h v , t o t a l = z 1 z 2 + p 1 p 2 ρ · g + v 1 2 v 2 2 2 · g = h v + h v , c o n t .
For this analysis, the elevation z1,2, pressure p1,2 and velocity v1,2 were needed for each cross section as well as two constants, namely density of water ρ and gravity acceleration g. Furthermore, the loss hv,cont based on surface roughness between the two measurement positions had to be eliminated to identify the local head loss hv due to the structure. For the current case, the flume was used in its horizontal position (z1 = z2) and the water depth h1,2 could replace the formulation of the pressure to
h v = h 1 + v 1 2 2 · g h 2 v 2 2 2 · g h v , c o n t .
For most of the applications in turbulent flow conditions, the local head loss coefficient ξ can be introduced. This assumes a linear connection between hv and the velocity height v r e f 2 / ( 2 · g ) :
h v = ξ · v r e f 2 2 · g .
A clear definition of the reference velocity vref was needed [16,17]. For the quantification of head loss at trash racks, the undisturbed cross upstream the structure was used (mean approach velocity) [18]. It was assumed that the velocity distribution over the complete cross section is homogeneous. For some applications and under specific circumstances, the velocity of the complete cross section of the trash rack can change significantly, which could be part of future investigations [19]. For the presented results, the velocity v1 was used as vref, hence this is a section that is in most cases easily accessible and does not include the influence of the trash rack (Section 3.2).
A differential pressure transmitter was applied in this study, which allowed directly measuring the differential pressure Δ p = p 1 p 2 and increasing the accuracy of this value [15]. For free surface applications, at least one water depth is need in addition to Δ p to describe the flown through area. In the following case, the upstream water depth h1 was used as well as the continuity equation. Consequently, the local head loss coefficient ξ of the trash rack can be calculated as followed:
ξ * = Δ p ρ · 2 · B 2 · h 1 2 Q 2 + h 1 2 h 1 Δ p ρ · g 2 · h 1 2 ξ v , c o n t .
This evaluation was only based on the three measurements of the differential pressure Δ p , upstream water depth h1 and the discharge Q. The coefficient ξv,cont, which includes roughness and the influence of the support structure for the trash rack in the experimental set-up, had to be evaluated separately (Section 3.3).

1.3. Literature Values

A wide range of investigations are conducted to quantify the head loss (coefficient) through water intakes at hydro power plants in the past. However, most of them address conventional trash racks with vertical bars and a comparable big bar spacing. In the last years, the requirements changed since the awareness of the need for fish protection and downstream migration measures is increasing. Smaller spacing between the bars is needed as well as new developments.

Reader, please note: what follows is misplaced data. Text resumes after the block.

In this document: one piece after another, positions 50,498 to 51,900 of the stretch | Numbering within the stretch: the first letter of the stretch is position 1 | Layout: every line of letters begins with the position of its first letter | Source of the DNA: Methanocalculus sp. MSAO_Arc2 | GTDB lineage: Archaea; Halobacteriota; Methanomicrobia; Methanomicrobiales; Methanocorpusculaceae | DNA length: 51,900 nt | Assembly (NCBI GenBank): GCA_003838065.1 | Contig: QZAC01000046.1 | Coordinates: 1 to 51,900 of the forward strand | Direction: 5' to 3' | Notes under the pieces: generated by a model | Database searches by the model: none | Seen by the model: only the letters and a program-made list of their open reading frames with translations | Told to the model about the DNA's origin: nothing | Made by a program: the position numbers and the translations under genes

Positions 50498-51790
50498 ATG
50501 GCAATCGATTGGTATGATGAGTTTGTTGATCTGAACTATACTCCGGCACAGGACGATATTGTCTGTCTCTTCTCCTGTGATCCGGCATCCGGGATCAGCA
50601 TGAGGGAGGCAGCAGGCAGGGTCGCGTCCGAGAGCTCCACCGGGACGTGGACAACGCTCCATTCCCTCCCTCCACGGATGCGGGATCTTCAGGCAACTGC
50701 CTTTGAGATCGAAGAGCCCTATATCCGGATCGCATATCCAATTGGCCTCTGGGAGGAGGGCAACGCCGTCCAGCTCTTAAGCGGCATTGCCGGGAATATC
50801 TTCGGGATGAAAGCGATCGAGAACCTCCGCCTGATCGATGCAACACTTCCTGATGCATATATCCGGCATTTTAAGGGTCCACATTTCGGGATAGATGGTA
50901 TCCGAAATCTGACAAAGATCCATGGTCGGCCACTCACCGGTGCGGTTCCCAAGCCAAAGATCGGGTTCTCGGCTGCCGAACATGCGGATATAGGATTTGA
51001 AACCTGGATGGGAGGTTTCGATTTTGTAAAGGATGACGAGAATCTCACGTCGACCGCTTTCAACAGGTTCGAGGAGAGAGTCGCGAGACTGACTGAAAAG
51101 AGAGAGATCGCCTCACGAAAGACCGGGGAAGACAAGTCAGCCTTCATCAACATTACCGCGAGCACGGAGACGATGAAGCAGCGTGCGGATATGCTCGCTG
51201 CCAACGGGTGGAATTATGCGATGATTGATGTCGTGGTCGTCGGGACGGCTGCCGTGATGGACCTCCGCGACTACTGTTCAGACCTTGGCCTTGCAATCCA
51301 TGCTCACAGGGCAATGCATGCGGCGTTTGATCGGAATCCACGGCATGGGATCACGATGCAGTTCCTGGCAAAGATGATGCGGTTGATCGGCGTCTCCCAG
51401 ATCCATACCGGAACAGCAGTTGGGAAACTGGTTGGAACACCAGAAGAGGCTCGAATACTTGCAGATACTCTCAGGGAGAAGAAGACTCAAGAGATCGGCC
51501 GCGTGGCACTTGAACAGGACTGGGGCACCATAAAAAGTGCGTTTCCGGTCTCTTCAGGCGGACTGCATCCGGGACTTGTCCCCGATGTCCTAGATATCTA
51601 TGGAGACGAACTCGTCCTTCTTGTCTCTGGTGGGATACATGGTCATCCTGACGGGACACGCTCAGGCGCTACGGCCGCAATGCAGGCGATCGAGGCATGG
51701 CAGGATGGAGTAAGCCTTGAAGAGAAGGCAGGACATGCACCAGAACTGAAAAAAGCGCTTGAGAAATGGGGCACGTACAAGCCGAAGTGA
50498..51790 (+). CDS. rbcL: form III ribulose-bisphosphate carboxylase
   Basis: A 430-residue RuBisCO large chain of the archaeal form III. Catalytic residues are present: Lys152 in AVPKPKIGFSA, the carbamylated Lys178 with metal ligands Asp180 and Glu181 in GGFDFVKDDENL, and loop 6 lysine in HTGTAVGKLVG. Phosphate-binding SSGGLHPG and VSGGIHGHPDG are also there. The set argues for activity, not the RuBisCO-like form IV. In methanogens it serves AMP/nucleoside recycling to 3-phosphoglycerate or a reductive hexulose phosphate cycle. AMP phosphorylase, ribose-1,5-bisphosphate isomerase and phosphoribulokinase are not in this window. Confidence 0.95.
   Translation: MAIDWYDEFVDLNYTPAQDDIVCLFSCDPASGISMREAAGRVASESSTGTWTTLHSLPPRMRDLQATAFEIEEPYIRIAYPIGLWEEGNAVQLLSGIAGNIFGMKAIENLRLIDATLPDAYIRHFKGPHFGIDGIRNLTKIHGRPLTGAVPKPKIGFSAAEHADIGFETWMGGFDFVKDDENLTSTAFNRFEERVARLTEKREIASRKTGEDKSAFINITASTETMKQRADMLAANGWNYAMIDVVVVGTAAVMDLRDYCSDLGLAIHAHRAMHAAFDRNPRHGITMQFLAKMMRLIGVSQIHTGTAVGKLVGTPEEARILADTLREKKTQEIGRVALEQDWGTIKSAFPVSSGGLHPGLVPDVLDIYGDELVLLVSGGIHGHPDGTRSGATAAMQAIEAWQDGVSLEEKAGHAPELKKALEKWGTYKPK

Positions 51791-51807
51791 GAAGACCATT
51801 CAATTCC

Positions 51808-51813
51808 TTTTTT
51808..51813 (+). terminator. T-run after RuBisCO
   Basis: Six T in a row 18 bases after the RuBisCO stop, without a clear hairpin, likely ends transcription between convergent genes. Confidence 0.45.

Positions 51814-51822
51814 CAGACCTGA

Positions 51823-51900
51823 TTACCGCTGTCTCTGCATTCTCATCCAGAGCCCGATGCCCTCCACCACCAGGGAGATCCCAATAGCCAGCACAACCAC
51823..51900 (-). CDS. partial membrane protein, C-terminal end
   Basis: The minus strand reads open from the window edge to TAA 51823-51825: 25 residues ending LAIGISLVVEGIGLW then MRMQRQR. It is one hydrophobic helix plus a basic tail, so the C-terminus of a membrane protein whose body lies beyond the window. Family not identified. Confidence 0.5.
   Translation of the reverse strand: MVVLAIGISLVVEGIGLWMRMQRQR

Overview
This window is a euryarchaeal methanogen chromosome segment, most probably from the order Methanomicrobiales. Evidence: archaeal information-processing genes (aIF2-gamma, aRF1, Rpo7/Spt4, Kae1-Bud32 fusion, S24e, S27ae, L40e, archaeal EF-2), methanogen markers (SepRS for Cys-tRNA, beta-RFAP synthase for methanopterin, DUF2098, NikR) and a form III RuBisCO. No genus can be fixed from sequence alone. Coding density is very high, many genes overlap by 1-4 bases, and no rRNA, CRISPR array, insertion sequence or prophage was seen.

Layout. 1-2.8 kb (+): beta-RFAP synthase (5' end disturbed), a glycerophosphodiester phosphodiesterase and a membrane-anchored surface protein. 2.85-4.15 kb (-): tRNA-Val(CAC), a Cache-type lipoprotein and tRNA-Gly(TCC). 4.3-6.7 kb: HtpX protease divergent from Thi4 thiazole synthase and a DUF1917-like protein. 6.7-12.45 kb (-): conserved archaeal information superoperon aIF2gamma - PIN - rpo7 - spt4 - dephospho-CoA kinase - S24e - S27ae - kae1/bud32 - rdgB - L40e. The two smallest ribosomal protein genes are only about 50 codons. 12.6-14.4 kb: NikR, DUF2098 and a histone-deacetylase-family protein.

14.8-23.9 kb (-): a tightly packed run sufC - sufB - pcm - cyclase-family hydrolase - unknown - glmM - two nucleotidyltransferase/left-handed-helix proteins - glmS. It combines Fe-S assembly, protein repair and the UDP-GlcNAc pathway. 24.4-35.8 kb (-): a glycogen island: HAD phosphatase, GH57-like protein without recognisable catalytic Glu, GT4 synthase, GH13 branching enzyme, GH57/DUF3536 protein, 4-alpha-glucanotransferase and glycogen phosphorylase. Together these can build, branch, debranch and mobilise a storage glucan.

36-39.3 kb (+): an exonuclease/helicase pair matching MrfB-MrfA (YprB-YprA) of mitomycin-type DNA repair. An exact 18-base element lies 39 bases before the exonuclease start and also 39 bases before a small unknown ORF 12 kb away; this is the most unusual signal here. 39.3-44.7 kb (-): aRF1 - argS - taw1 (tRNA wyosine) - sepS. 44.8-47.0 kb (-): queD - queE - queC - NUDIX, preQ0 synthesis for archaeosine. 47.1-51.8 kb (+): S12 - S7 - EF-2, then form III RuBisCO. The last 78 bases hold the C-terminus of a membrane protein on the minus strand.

One of the first fundamental investigations was carried out by Kirschmer [20] nearly a century ago. He studied the head loss on trash racks with vertical bars of several bar shapes, bar widths, bar spacings and rack inclinations. According to Kirschmer [20], the head loss coefficient ξ K is given by
ξ K = k F · s b 4 3 · k β ,
where k F is the bar shape coefficient and k β = s i n ( β ) considers the rack inclination β in relation to the initial vertical orientation of the bars. The geometry of the trash rack includes the bar width s and the bar spacing b. Those constants are connected with the velocity height using v as the approach velocity (comparable to the vref in Equation (3)). Extensive experiments on trash racks with vertical bars were also carried out by Meusburger [18], who expanded the basic equation introduced by Kirschmer [20]. The blockage ratio through the rack structure (including spacers and supporting elements) and through debris or trash clogging is added. Furthermore, the flow angle θ is taken in account based on adjusted calculation approaches [21,22,23]. Based on his results, the head loss coefficient ξ M is given by:
ξ M = ξ p · k β · k δ · k v ,
with ξ P defined by the head loss coefficient resulting from blockage, which depends on the blockage ratio p and the bar shape coefficient k F :
ξ p = k F · p 1 p 1.5 , p = A b + A s A t ,
where A b is the area of bars; A s is the area through supports, spacers, etc.; and A t is the total area of the trash rack in the flow. The constant k δ is a factor considering the approach flow angle δ and k v the blockage by clogging. Both factors were further described by Meusburger [18], but not considered in the current investigation.
Clark et al. [24] studied head loss on various trash configurations under pressurised flow conditions. However, research on hydraulic loss more and more focuses on fish friendly trash racks in recent years. Raynal et al. [25] tested inclined vertical trash racks with rectangular and hydrodynamic bar shapes, small bar spacings ( b 30 mm) and a wide range of inclinations (β = 15° to 90°). Based on their results, they proposed a new head loss equation, where particular low angles and the separation of the blockage ratio due to bars and transversal elements are taken into account. However, their head loss equation is restricted to investigated bar shapes. Other fish-friendly solutions such as angled trash racks with vertical angled bars (bar racks) are investigated within various experiments [8,26,27,28]. With respect to the flow conditions at these trash rack types, where flow is deflected twice through the angled slats, the results and developed head loss formulas are not transferable to geometries similar to the FFF. Head loss on trash racks with horizontal bars, which are more similar to studied rack configurations, has still not been sufficiently investigated for a comparable wide parameter range. Szabo-Meszaros et al. [27] studied head losses and hydraulic conditions at six angled trash rack configurations (with vertical angled, vertical streamwise bars and horizontal bars of rectangular and hydrodynamic bar shape). The results show that head loss at horizontal trash racks is comparably low (and lowest with a hydrodynamic bar shape) and the hydraulic conditions at the bypass entrance are favourable from an ecological point of view [27]. Berger [29] studied head loss at horizontal trash racks with a rectangular bar shape for a wider range of blockage ratios (p = 0.34–0.57) and rack angles (α = 30°–70°), but similar to the above results are not directly transferable to the current study due to differences in the experimental design (e.g., they included a bypass and different hydraulic conditions).